The drawback? “Teff is expensive and the grain form is not very practical due to its miniscule size, so it’s best cooked in combination with other wholegrains,” Radd says.
Where to buy it? Coles supermarket (Coles Brown Teff Grain), Chemist Warehouse (Swisse Wholegrain Teff), your local health food shop or online: tefftribe.com.au/
Sue Radd is founding director of Sydney’s Nutrition and Wellbeing Clinic www.nwbc.com.au You can view her cooking videos on YouTube: SuperNutritionist, visit Culinary Medicine Cookshops on Facebook and follow her on Twitter @CulinaryMed
What is it? Regarded as a ‘superfood’, quinoa (pronounced ‘keen-wah’) has boomed in popularity. It comes in grains (red, black, white), flakes and ground flour.
Useful for: A gluten-free substitute for cous cous, or alternative to rice. Use it to add bulk to your salad, soup or stew. Quinoa flakes can be used to make porridge, in rissoles, or substitute for breadcrumbs in coating meat.
Preparation: To cook quinoa, rinse one cup in water, then bring to the boil with 2 cups water, before simmering for 12 – 15 minutes until the water is absorbed.
What the experts say: A recent study found compared to rice, sorghum, maize, buckwheat and teff flours, quinoa flour offered the best nutritional value. It had the highest fibre content to help you feel full, and soluble fibre content, which can lower your cholesterol absorption. Because of its higher protein and fibre content than rice, cooked quinoa offers people living with diabetes and coeliac disease a filling, lower GI option. It’s slightly nutty flavour lends itself equally to a filling breakfast porridge or savoury dish, and if you count carbohydrates, a third of a cup cooked quinoa equals one serve/exchange.
The drawback? More expensive than gluten-containing equivalents.
Where to buy it? Readily available at your local supermarket
Recipe: French style lentils with quinoa salad courtesy of McKenzie’s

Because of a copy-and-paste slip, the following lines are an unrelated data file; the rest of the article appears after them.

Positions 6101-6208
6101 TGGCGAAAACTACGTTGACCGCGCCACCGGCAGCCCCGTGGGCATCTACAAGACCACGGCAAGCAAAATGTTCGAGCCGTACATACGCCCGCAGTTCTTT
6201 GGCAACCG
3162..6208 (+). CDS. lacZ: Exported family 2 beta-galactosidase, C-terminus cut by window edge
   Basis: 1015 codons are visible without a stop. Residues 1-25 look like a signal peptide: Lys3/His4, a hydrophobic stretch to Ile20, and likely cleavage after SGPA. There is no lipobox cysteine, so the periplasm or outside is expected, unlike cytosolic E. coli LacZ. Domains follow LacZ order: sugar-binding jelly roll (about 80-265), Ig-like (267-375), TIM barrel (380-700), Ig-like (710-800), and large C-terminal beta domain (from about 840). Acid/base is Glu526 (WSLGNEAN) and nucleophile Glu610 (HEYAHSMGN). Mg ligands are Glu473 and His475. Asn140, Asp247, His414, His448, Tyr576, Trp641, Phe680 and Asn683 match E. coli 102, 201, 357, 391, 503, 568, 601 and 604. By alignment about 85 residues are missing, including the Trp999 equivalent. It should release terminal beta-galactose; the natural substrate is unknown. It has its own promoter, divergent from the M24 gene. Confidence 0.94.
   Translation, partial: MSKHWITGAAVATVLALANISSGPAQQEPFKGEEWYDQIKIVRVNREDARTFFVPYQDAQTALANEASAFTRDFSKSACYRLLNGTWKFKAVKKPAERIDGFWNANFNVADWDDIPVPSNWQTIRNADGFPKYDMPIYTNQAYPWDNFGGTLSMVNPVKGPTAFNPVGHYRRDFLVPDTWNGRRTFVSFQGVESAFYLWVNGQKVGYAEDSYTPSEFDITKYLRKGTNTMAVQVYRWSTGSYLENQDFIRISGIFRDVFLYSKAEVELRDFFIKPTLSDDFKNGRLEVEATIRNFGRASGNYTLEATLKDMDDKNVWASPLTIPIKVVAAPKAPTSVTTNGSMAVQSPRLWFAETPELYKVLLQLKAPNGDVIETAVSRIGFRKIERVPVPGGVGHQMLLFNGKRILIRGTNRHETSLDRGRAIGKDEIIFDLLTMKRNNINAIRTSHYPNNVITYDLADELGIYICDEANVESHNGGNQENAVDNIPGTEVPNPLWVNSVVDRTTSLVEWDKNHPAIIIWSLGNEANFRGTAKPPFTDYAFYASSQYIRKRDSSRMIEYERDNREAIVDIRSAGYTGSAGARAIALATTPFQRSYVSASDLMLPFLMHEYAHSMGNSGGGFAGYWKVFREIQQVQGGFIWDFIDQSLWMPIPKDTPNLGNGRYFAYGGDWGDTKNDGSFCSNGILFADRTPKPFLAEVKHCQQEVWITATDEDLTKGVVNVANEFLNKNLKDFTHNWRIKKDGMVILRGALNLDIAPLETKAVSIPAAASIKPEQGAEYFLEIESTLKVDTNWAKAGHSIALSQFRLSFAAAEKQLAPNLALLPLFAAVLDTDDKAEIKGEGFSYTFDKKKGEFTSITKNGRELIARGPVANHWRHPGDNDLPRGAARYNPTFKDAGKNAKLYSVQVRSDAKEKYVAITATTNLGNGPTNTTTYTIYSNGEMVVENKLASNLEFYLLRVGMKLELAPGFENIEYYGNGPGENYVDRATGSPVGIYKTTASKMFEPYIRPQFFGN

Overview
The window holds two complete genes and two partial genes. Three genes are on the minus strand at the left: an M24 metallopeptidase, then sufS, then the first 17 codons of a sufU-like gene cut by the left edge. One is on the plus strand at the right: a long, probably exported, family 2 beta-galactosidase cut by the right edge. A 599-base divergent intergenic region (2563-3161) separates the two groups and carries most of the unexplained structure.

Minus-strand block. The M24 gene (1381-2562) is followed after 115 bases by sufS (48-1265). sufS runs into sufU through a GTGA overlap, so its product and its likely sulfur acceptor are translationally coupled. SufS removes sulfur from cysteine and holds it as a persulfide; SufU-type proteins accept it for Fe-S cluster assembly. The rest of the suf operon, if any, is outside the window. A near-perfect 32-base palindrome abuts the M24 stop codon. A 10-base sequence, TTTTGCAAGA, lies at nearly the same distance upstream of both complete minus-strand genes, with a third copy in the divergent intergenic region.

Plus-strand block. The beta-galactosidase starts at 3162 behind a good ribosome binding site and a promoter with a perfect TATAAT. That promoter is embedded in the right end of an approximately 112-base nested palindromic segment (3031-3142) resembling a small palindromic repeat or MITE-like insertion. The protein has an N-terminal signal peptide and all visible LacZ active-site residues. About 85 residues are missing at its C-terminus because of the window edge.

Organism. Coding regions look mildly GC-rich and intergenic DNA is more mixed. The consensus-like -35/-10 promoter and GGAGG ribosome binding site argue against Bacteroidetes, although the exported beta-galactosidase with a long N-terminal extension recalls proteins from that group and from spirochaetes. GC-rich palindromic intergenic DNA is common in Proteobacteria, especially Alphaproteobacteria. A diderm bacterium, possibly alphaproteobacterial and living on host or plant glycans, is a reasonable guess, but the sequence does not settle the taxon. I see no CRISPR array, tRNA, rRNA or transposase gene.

You can download a quinoa facts and recipe card here: www.glnc.org.au
What is it? Ground nuts (almonds, hazelnut, macadamia, chestnut, cashew)
Useful for: Flourless baking and thickening recipes
What the experts say: Nut meals are a good source of fibre, healthy fats and vitamin E shown to protect against heart disease and diabetes complications. “So look for nut meals ground from whole nuts with skins,” says Advanced Accredited Practising Dietitian Lisa Yates. The other key benefit for eating nuts is their GI lowering effect, she explains. “Adding whole nuts to meals with carbohydrates can lower the GI of the meal, reducing the rise in blood glucose following the meal.”
The drawback? Unless you are allergic to nuts, there are no drawbacks from baking with nut meals or adding nuts to your recipes. “Australians are only eating 6g of nuts a day on average, well short of the 30g serve in the Dietary Guidelines,” says Yates. Time to get nutty!
Where to buy it? Readily available at your local supermarket
For versatile nut recipe ideas visit: www.nutsforlife.com.au/nut-recipes and www.luckynuts.com.au/recipes/flourlessbaking
Lisa Yates works at Nuts For Life visit: www.nutsforlife.com.au
Twitter @nutsforlife facebook.com/nuts4life pinterest.com/nutsforlife instagram nuts_for_life
Written by Karissa Woolfe, Accredited Practising Dietitian